Five thousand years ago, two indigenous cultures lived in the adjacent river valleys of the Magdalena and the Cauca. Divided by uncrossable peaks, the rivers were their highways, and here, near San Agustín, within several days’ march of each other, lie the headwaters of both rivers. It is here that those two civilizations met to trade, to worship, and to bury their dead.
The volcanic rocks thrown great distances by the now-extinct nearby volcanoes proved irresistible to the local sculptors, who set about working them into grand monuments. The result is more than 500 statues (the largest is 7m high) scattered over a wide area in the lush green hills surrounding San Agustín. Many of them are anthropomorphic figures, some realistic, others resembling masked monsters. There are also sculptures depicting sacred animals such as the eagle, jaguar and frog. Archaeologists have also uncovered a great deal of pottery, but very little in the way of gold – unlike the Tayrona on the Caribbean coast, these people had no gold to mine.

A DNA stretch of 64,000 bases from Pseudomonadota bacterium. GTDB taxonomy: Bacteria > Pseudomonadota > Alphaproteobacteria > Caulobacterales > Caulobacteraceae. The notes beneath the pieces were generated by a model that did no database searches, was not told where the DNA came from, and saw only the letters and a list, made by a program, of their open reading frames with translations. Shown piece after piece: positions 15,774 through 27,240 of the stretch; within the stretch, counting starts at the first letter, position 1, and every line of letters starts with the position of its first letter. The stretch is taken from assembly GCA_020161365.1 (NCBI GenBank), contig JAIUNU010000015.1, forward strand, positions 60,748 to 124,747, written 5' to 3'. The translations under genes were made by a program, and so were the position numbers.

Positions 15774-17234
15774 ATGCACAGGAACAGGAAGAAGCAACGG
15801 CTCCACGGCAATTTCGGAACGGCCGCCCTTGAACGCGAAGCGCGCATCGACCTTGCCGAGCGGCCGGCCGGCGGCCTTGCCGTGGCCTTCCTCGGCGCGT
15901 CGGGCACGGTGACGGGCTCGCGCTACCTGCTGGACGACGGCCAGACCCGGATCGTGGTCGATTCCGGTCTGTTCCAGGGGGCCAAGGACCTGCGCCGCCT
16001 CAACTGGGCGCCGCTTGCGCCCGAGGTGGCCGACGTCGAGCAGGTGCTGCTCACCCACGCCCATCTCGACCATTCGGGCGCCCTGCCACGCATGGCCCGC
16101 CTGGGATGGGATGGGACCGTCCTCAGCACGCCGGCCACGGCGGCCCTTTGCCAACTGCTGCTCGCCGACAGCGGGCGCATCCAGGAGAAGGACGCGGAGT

Little else is known about the peoples of San Agustín. They didn’t have a written language and had disappeared many centuries before the Europeans arrived. But their legacy is one of the most important archaeological sights on the continent – a mystical place in a spectacular landscape that is well worth making a detour for.